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Injecting Knowledge to Cure Injustice

2013 May 9

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By Dr. Sacoby Wilson

Growing up in Vicksburg, Mississippi, I had a fondness of the Big River and the love of the environment.  Unfortunately, I was aware that some communities did not enjoy the same level of environmental quality that others did.  I grew up near a concrete plant, waste water treatment plant, oil facility, and power plant in the background.  My father was a pipefitter who over the years worked at nuclear power plants, oil refineries, coal fired plants and was exposed to many contaminants.  These experiences, combined with my diagnosis at age 7 with alopecia areata, an autoimmune disease, really drove me to explore why some communities were burdened by hazards and unhealthy land uses and how exposure to environmental stressors can lead to negative health outcomes.

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I was inspired to use my interest in science and environmental health for environmental justice after meeting Drs. Benjamin Chavis and Robert Bullard in the early 1990s. These professors taught me the value of getting out of the ivory towers of academia and getting into communities to spread knowledge to push for positive change. Since then, I have been a passionate advocate for environmental justice working in partnership with community groups across the United States. Through this work, I have learned that the use of science to empower through education, paired with community organizing and civic engagement, is the key to alleviating environmental injustices.

One of those individuals who helped me understand the importance of getting communities into the research process was Omega Wilson.  Wilson’s Group, the West End Revitalization Association (WERA) has  fought against environmental injustice, infrastructure disparities, and the lack of basic amenities for the last twenty years.  WERA leaders have used a community-driven research approach known as community-owned and managed research (COMR) to address environmental injustice in their community.  COMR focuses on the collection of data for action, compliance, and social change.  In combination with EPA’s collaborative-problem-solving model, WERA’s work provides a blueprint for other communities to use partnerships, stakeholder engagement, action-oriented research, and legal tools to achieve environmental justice.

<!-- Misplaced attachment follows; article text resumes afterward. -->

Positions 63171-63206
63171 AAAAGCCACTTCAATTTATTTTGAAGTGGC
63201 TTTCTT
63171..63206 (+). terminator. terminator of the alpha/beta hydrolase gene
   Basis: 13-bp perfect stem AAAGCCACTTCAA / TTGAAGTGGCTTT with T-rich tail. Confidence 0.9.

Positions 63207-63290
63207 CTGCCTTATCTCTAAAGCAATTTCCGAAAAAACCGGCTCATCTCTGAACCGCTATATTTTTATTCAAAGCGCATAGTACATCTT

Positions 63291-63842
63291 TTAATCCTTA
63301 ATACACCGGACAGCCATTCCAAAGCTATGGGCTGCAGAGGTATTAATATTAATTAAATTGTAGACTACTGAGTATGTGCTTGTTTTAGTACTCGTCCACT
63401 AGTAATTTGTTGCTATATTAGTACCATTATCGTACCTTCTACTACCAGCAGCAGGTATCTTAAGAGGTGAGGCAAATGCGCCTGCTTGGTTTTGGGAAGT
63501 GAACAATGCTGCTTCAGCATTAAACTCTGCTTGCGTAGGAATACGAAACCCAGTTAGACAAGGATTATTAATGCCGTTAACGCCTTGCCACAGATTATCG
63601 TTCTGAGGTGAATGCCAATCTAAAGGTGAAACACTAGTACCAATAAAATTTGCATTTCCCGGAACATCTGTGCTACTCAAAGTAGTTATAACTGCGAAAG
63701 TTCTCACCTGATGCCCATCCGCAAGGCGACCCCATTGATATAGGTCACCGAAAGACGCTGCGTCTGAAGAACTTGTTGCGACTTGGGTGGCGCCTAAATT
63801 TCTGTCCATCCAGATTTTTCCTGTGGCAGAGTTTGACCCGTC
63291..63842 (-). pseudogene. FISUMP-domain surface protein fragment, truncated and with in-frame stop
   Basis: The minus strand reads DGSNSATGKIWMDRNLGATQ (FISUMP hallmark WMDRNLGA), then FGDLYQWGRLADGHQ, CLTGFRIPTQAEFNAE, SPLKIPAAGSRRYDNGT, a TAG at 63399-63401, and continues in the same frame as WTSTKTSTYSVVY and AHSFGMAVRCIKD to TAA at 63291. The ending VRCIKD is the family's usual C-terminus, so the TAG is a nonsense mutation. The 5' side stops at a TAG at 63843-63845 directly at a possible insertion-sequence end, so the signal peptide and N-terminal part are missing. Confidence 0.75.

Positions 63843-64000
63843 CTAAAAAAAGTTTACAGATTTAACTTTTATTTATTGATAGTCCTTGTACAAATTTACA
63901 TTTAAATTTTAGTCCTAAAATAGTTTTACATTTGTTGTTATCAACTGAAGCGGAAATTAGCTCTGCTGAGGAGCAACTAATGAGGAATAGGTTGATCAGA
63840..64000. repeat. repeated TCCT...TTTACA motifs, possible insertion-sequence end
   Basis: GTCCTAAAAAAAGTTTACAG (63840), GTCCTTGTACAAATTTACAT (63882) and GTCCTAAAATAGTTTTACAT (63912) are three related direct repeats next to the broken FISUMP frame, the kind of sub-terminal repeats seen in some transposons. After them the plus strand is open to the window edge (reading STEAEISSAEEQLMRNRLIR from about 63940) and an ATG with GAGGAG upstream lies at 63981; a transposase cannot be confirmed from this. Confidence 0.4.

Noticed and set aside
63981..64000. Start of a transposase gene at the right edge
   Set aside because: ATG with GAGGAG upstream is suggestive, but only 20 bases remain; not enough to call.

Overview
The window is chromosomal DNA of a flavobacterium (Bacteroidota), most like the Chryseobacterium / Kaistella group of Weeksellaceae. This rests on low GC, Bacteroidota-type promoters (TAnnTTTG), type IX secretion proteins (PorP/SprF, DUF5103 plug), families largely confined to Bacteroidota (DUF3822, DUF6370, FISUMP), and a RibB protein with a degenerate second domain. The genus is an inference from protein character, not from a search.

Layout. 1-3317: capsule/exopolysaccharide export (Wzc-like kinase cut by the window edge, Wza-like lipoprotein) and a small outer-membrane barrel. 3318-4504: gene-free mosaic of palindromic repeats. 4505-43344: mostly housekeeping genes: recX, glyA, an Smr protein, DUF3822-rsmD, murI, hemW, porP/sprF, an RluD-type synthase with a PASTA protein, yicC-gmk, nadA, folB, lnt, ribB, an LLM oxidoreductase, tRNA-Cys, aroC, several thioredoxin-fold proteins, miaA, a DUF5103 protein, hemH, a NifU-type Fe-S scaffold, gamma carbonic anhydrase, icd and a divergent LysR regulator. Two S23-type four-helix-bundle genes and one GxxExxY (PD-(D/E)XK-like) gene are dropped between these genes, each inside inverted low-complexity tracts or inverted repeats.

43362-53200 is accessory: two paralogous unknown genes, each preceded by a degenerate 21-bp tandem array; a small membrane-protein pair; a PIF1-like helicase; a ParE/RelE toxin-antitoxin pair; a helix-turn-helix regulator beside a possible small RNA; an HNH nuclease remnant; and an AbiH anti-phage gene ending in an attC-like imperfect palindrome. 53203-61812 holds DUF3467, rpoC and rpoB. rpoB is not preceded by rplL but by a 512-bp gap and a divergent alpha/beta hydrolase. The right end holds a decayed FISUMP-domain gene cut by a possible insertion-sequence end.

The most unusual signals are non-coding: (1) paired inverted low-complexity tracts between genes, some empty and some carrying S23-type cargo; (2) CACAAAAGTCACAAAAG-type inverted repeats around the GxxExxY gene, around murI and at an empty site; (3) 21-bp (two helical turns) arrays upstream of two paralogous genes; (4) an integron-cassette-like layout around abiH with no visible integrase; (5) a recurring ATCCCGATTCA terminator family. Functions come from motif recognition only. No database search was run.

Untitled-2As a professor who learned through my mentors, I also firmly believe in inspiring the next generation of academics to take their tools and research into communities that need it the most. Currently, I am building a program on Community Engagement, Environmental Justice, and Health (CEEJH) at the University of Maryland-College Park. CEEJH is building off existing work of leaders in the DC Metropolitan region to address environmental justice and health issues at the grassroots level; we use community-university partnerships, capacity-building, and community empowerment to address environmental justice and health issues in the Chesapeake Bay region.  Following in the footsteps of WERA, I plan to inspire young people to be bold, courageous, and become advocates for environmental justice.

About the author: Dr. Wilson is an environmental health scientist with expertise in environmental justice and environmental health disparities. His primary research interests are related to issues that impact underserved, socially and economically disadvantaged, marginalized, environmental justice, and health disparity populations. He is building a Program on Community Engagement, Environmental Justice, and Health (CEEJH) to study and address health issues for environmental justice and health disparity populations through community-university partnerships and the use of CBPR in Maryland and beyond.